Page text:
Comment: After 5 years of CCGP operation no reduction has been achieved? Furthermore this number is not what Fig. 5 gives for 1972.
Location: "A factory was required to pay in accordance with the volume of drainage water."
Comment: How this volume was measured. Actually, this alone would suffice to solve the problem. The challenge is to get reliable measurements of drain volume. How this was issue was resolved?
Location: "... by controlling the electricity used to pump up the groundwater."
Comment: How can be achieved a control over the various energy consumptions of a plant?
Location: "... the construction of a sewage plant was instrumental in restricting groundwater use."
Comment: This is not precise. It was the charge over the volume of disposed water that gave the incentive to recycle, not the sewage plant. The former could have been imposed without the latter. Furthermore, the plants could have kept draining to the river clandestinely. Therefore, it was the regulation and the compliance that was the key of success.
Comment: The row 'Phenomena' contains two terms that are not phenomena. The 'Free groundwater pumping' is a policy, therefore it should better appear as an arrow to the 'Users' row. The 'Formation of Gakuman CCGU' is a milestone, it would fit better to the row 'City'.
Location: "... smaller the group size, the easier it is to elicit voluntary cooperation"
Comment: This is a characteristic of this specific case study, not a best practice suggestion (like the representative democracy described in the next sentence).
Location: Lines 412 - 417
Comment: This factor does not explain how the "free rider" was discouraged. In other societies the majority would expect every contribution to come from the others and would evade the obligations. The success of this case must have to do with the mentality of the Japan people.
Reviewer 2 Report
Dear Author, Your topic is very timely and important. The article is very readable. You have tried to capture the steps that have been taken over the years, have been applied in the area Gakunan and have worked.
You discuss the issue of industrial customers, later extended to agriculture, and their discipline in the abstraction, consumption and recycling of groundwater. But you also point to the fact that the question is much more complicated and even depression will not prevent an undisciplined customer from doing evil.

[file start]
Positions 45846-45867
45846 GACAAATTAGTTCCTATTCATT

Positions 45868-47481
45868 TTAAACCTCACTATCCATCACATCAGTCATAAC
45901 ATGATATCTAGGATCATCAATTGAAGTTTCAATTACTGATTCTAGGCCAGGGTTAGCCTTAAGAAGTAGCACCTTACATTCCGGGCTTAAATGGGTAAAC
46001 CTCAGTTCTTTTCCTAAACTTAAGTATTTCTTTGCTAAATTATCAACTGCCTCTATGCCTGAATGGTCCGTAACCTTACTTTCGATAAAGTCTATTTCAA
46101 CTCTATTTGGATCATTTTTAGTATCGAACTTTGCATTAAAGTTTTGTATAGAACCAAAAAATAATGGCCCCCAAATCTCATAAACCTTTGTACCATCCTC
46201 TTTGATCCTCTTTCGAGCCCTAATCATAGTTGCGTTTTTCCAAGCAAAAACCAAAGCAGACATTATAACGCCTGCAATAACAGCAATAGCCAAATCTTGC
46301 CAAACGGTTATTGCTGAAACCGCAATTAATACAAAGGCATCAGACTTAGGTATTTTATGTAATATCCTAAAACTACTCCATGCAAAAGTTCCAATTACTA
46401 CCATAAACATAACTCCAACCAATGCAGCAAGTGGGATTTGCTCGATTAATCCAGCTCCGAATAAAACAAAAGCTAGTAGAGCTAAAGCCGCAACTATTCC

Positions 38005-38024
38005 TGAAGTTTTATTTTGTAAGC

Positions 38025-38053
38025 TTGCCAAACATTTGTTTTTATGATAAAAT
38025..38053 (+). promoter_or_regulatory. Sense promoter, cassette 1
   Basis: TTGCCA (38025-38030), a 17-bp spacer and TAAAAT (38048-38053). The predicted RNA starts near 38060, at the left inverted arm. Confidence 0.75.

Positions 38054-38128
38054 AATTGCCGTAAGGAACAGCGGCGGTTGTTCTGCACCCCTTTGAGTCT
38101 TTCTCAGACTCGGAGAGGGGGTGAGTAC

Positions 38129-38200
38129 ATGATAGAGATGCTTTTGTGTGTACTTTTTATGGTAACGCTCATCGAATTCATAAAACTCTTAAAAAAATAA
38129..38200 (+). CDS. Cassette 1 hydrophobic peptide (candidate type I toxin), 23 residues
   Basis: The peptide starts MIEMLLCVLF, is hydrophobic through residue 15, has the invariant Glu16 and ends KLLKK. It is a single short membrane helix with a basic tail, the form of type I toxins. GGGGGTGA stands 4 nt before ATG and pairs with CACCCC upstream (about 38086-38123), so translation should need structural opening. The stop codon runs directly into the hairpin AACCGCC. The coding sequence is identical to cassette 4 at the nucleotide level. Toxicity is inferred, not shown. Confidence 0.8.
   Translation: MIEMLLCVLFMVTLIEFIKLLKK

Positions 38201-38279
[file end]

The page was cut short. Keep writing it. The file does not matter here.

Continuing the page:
The bottom-up management process is historically known, proven by many years and respected by all important and reasonable entrepreneurs (Tomas Bata, Emil Skoda, Salomon Reich and others only from our country). These gentlemen started out as disciples in their factories in order to understand the entire production process and thus the potential possibilities of a savings.
Undoubtedly, it is not only possible to monitor profit (individual, business), but it is necessary to take account of life and the environment as a whole. All the more in the context of today's times and changing living conditions.
Please edit the legend of Figs. 1 and 4 - hard to read,
Fig. 3 seems blurred to me.
Reviewer 3 Report
Paragraph starting on line 104 discusses difficulties of governance due to heterogeneity of parties. Might want to add the following citation:
Ayres, A.B., Edwards, E.C. and Libecap, G.D., 2018. How transaction costs obstruct collective action: The case of California's groundwater. Journal of Environmental Economics and Management, 91, pp.46-65.
Section 3: It might be useful to discuss generally the variety of groundwater problems CCGPs solve before getting into the case specifics, i.e. is the Gakunan Council reflective of the general purpose of these organizations? Or is there more variety in what problems they address.
Table 2: Are these per-unit fees or in total? Are they marginal fees or total—if someone is pumping 2000 m^3 do they pay $2000? $3000? Or some other fee?
Would like a bit more discussion on water prices—when were they implemented? Is this pricing a standard practice in CCGPs?
Would like to see a bit more discussion of the framework/matrix earlier in the paper. Especially the three groups of instruments first discussed in section 5.4 might have been introduced earlier, as they are useful for classifying types of policies throughout the paper.